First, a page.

At the multidisciplinary Doctoral Program Asia and Europe, transcultural research and discussions alike are shaped by the variety of ideas, concepts and disciplines among its participants. In addition to offering glimpses of their individual backgrounds, doctoral candidates talk about their current alma mater. Their experiences and expectations reveal what renders the program special to them.
At the University of Zurich’s University Research Priority Program (URPP) Asia and Europe and its multidisciplinary Doctoral Program research between Asia and Europe finds its place. Uniting various departments and teaching staff, the URPP proves to be a unique platform for both graduate and post-graduate students from different countries and with different academic backgrounds and interests in Asia and Europe.
What do the URPP doctoral candidates think about their current alma mater? Justyna Jaguścik, a graduate student in Chinese studies, first came to Switzerland with a 6-month scholarship and spent her time at the Department of Chinese Studies of the University of Zurich. She recalled those times with admiration, saying how deeply impressed she was by resources such as the library and academic supervision. In Poland, her native country, she had studied social sciences―sociology and gender studies, to be precise―along with Chinese studies. At the URPP she saw the possibility to combine the topics and fields that interest her the most.
Aliya Khawari, a political science student, likewise acknowledged her interdisciplinary background that prepared her well for her graduate studies at the URPP Asia and Europe. In Pakistan she had covered public policy, public administration, management, accounting and statistics. In Germany, where she moved in 2000, she studied European studies taking courses in sociology, law, politics and economics. Working mainly with qualitative research methods, she was glad to be supervised by a professor who is more interested in working with quantitative data. “For someone who wants a mix of both methods, it is a perfect platform,” she says. When Aliya’s professor moved to the University of Zurich, she recommended that Aliya apply for the URPP, which is known for its interdisciplinary program. After completing the steps of the application process, Aliya was accepted into the Doctoral Program Asia and Europe.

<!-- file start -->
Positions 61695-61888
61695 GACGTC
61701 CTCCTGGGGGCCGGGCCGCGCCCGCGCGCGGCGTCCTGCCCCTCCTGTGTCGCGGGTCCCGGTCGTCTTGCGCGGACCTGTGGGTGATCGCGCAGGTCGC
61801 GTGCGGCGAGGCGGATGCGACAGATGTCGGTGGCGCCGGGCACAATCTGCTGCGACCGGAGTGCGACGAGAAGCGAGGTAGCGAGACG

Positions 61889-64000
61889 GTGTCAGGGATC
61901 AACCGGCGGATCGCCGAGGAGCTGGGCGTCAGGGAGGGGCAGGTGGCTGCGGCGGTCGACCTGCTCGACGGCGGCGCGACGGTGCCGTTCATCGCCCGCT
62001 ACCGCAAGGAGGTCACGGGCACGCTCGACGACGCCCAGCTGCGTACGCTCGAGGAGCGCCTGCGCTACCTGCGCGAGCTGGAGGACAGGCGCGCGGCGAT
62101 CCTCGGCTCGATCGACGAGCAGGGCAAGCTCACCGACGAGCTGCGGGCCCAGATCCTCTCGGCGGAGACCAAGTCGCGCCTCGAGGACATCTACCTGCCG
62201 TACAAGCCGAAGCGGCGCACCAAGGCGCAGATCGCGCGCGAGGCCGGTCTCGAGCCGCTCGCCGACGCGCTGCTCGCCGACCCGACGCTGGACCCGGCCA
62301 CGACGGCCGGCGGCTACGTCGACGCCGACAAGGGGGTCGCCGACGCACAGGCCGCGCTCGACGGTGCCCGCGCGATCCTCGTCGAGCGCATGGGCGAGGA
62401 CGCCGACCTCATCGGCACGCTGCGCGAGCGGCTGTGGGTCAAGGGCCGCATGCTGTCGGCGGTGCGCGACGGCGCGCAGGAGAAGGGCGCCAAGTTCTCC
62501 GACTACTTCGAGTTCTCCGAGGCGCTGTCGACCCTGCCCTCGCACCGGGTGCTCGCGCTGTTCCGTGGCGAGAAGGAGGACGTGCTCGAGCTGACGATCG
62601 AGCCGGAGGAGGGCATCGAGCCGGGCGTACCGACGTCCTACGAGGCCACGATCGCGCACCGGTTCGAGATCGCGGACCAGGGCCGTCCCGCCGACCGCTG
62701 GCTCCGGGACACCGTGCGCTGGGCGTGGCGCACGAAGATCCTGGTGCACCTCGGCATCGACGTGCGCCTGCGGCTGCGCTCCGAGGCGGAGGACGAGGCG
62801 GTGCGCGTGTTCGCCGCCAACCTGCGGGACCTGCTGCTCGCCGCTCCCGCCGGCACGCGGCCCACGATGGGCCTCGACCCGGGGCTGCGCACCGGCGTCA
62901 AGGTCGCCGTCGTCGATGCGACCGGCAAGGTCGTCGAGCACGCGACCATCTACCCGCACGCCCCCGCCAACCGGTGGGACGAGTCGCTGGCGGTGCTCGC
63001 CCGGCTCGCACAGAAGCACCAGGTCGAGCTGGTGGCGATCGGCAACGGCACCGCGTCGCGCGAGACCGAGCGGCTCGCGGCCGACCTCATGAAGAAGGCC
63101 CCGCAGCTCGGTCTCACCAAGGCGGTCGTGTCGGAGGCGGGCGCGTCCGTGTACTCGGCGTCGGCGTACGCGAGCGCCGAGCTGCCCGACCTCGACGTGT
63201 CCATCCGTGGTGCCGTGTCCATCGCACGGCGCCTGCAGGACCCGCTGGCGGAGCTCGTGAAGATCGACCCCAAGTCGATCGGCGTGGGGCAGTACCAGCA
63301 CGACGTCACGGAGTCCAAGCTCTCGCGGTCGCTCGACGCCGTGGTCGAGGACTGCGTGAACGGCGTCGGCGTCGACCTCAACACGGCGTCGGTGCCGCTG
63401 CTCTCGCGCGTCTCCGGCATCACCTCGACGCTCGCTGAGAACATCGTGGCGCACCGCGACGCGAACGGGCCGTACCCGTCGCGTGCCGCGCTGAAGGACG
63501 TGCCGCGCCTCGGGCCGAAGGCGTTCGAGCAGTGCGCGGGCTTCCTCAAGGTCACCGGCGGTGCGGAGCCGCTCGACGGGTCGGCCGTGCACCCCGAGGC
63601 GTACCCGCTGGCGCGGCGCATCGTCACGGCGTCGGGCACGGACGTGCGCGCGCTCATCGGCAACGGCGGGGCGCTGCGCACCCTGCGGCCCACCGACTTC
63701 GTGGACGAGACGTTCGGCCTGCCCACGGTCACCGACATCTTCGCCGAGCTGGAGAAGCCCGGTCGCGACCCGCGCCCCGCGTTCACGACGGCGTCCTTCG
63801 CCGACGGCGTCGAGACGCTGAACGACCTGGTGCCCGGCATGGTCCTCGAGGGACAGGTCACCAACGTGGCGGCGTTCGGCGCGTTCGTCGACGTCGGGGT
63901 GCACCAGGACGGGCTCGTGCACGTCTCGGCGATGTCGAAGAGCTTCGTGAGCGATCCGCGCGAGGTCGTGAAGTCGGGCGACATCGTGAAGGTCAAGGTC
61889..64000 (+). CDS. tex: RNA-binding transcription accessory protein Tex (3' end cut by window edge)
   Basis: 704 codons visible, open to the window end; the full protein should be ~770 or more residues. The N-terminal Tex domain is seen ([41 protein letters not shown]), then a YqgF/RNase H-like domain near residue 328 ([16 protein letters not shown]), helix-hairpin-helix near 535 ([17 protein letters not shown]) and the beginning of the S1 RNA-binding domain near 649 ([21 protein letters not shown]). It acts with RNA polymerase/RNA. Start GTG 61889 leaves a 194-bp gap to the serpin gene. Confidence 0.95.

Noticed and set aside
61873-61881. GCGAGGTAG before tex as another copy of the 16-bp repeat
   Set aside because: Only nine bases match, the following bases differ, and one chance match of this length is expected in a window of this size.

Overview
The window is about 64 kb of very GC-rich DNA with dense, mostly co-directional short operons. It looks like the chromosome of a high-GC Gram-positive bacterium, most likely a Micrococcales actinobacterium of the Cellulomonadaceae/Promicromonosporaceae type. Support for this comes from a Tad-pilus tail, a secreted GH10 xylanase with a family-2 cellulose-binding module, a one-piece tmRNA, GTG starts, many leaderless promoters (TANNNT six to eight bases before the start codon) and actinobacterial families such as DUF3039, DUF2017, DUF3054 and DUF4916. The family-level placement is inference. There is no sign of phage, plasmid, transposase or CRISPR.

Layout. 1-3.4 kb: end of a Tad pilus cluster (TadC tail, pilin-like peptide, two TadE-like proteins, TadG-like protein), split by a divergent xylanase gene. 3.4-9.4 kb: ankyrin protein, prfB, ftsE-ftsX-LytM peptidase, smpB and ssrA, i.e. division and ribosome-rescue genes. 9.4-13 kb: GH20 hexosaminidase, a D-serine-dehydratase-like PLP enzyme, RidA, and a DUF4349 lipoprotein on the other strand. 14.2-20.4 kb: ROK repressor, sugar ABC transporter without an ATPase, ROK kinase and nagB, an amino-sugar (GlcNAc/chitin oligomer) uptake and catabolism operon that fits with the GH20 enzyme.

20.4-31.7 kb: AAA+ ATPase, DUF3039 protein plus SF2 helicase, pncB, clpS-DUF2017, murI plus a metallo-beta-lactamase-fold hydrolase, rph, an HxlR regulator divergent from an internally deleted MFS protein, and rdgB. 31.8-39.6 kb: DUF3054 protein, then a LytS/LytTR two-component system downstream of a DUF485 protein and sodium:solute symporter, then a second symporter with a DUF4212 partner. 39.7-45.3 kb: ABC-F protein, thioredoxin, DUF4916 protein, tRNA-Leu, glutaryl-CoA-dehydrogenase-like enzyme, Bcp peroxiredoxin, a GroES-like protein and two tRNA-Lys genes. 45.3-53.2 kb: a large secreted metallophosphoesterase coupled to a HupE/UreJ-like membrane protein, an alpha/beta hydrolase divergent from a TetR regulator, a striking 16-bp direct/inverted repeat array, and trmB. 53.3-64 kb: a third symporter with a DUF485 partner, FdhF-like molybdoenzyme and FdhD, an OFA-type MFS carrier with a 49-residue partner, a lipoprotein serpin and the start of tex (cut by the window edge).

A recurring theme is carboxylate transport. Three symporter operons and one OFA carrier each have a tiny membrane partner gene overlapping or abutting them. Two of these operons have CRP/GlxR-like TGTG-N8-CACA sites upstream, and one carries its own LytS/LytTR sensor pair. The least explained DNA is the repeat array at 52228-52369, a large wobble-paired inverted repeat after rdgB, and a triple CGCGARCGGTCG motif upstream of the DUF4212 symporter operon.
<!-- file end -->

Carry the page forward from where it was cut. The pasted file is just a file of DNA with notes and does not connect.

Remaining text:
Good luck was also on the side of Philipp Hetmanczyk, a doctoral candidate in both study of religions and Chinese studies, who by chance discovered an opening at the URPP Asia and Europe and applied for the position. He said he gave his best in order to get this position; after all, he had spent a year after his MA studies at the University of Leipzig writing and elaborating his proposal for a doctoral thesis.